How federal IT can innovate – even in the current budget environment

davidwray.jpgBy David Wray, Chief Technology Officer, HP Software Federal Professional Services

 

Federal IT is undergoing a massive transformation as a result of IT Reform, Federal Data Center Consolidation, CloudFirst, CyberFirst and FutureFirst initiatives underway.  And just recently, President Obama released a memo detailing new directions for Federal IT as part of the Digital Government Strategy. These are exciting developments that promise to create a 21st century foundation for excellence.

 

And yet, budgets for IT remain tight. Today’s efforts are all about streamlining IT to achieve operational efficiencies and ultimately achieve more value for less money.  All of which needs to happen.  But initiatives to transform IT also demand it to be innovative. How can federal IT do both? 

 

5 principles for increasing innovation while decreasing costs

If you want innovation in a reduced budget environment, the only way to do it is to reduce the tasks you’re giving your best staff – your senior people. They’re the ones who are knowledgeable about your environment and your problems. These are the people you need to free up.

 

Luckily, the actions you take to free your top people from M&O drudgery are the same actions that can help reduce costs. If you’re spending 80% of your resources keeping the lights on, it’s hard to innovate (see “Innovation or maintenance: The right choice to save your business” for more information). Here are five principles that can help:

 

  • Be ruthlessly selective: Innovation takes time. Approve fewer projects so you can free up your staff. By doing less, you can focus more time on managing the things you are doing well. You can’t be a jack of all trades.  Typically this strategy will also shorten the change life-cycle time, an added benefit.
  • Improve your IT governance: I’ve written before about how a solid IT governance practice can decrease your costs. Anything you can do to decrease internal costs helps you become more efficient, which frees up time.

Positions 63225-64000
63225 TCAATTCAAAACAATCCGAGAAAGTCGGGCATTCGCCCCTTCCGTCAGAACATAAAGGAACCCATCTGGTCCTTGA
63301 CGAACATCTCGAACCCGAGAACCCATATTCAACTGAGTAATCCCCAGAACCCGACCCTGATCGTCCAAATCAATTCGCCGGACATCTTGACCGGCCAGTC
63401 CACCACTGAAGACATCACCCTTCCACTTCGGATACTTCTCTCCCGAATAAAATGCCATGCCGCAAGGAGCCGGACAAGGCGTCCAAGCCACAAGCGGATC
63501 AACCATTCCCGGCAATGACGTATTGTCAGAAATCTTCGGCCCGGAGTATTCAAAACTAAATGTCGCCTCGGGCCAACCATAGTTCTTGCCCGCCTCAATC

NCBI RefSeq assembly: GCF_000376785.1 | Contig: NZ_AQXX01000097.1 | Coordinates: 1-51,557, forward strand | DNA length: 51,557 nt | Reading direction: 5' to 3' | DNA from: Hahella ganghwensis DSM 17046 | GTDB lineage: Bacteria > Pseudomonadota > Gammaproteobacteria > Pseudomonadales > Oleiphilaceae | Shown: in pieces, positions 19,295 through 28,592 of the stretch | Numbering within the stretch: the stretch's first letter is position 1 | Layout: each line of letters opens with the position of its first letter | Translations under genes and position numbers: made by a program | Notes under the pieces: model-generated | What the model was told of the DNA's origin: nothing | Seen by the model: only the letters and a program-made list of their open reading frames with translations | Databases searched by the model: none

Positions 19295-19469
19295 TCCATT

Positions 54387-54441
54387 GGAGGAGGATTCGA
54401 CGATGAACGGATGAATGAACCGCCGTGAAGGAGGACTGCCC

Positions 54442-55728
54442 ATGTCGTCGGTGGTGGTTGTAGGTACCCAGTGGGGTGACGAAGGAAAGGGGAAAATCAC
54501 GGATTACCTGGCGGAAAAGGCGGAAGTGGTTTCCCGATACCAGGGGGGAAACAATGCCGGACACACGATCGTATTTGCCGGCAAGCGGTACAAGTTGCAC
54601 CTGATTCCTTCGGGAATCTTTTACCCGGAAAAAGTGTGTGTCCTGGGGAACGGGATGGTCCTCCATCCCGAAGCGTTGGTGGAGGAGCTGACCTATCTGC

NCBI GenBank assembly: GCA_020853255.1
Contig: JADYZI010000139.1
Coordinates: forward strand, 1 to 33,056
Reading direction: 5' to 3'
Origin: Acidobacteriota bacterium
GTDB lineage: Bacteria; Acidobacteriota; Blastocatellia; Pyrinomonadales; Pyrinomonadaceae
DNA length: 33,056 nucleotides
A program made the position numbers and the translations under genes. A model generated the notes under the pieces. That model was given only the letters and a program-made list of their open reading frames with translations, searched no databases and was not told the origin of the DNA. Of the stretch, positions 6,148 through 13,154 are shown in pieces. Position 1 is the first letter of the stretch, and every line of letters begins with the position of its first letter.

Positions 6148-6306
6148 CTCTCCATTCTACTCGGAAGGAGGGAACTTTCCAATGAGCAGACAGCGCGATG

• Focus on executing well: To innovate you need to make change happen faster. If you want faster cycle times, apply more resources to fewer problems. You’ll improve your ability to execute faster.  Also fine tune leaderships ability to have transparency and visibility into the execution of key projects, both transformational and operational.  After you have right sized your portfolio of initiatives, it is usually easier to focus on “doing the right things right”.
  • Automate as much as possible: Any type of automation – whether client, server or network – will free up more time and therefore drive innovation. Even tools you may not think of for automation may give you the ability to automate some part of your processes. For example, I know some federal agencies that use our project and portfolio management (PPM) tool also use it to automate all demand for IT, including data calls, CPIC, change management and test management.  Hence, there is one tool for all demand, both strategic and operational.
  • Use cloud where it makes sense: I believe shared services delivered over cloud infrastructure can offer huge efficiency gains (and I’ll write more on this later). While most federal agencies will probably be looking to private cloud, there are some ways to leverage public cloud. For example, Jerry Horton, the CIO of USAID, moved his agency’s email to Gmail. By moving to a cloud-based solution, USAID is reducing operating expenditures and expects to realize cost savings of nearly $20 million over the next five years.

Moving our work from the tactical to the strategic and impactful is a challenge we all face. As a leader, you want your best people doing strategic analysis forecasting and planning. But it they’re too busy putting out fires they can’t Focus on strategic transformational initiatives that require the best thought leadership.   Use the tips above and you’ll free up time to innovate, without increasing cost. Who knows, you may even save cost and free up money for future innovation.

 

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Labels: Federal IT
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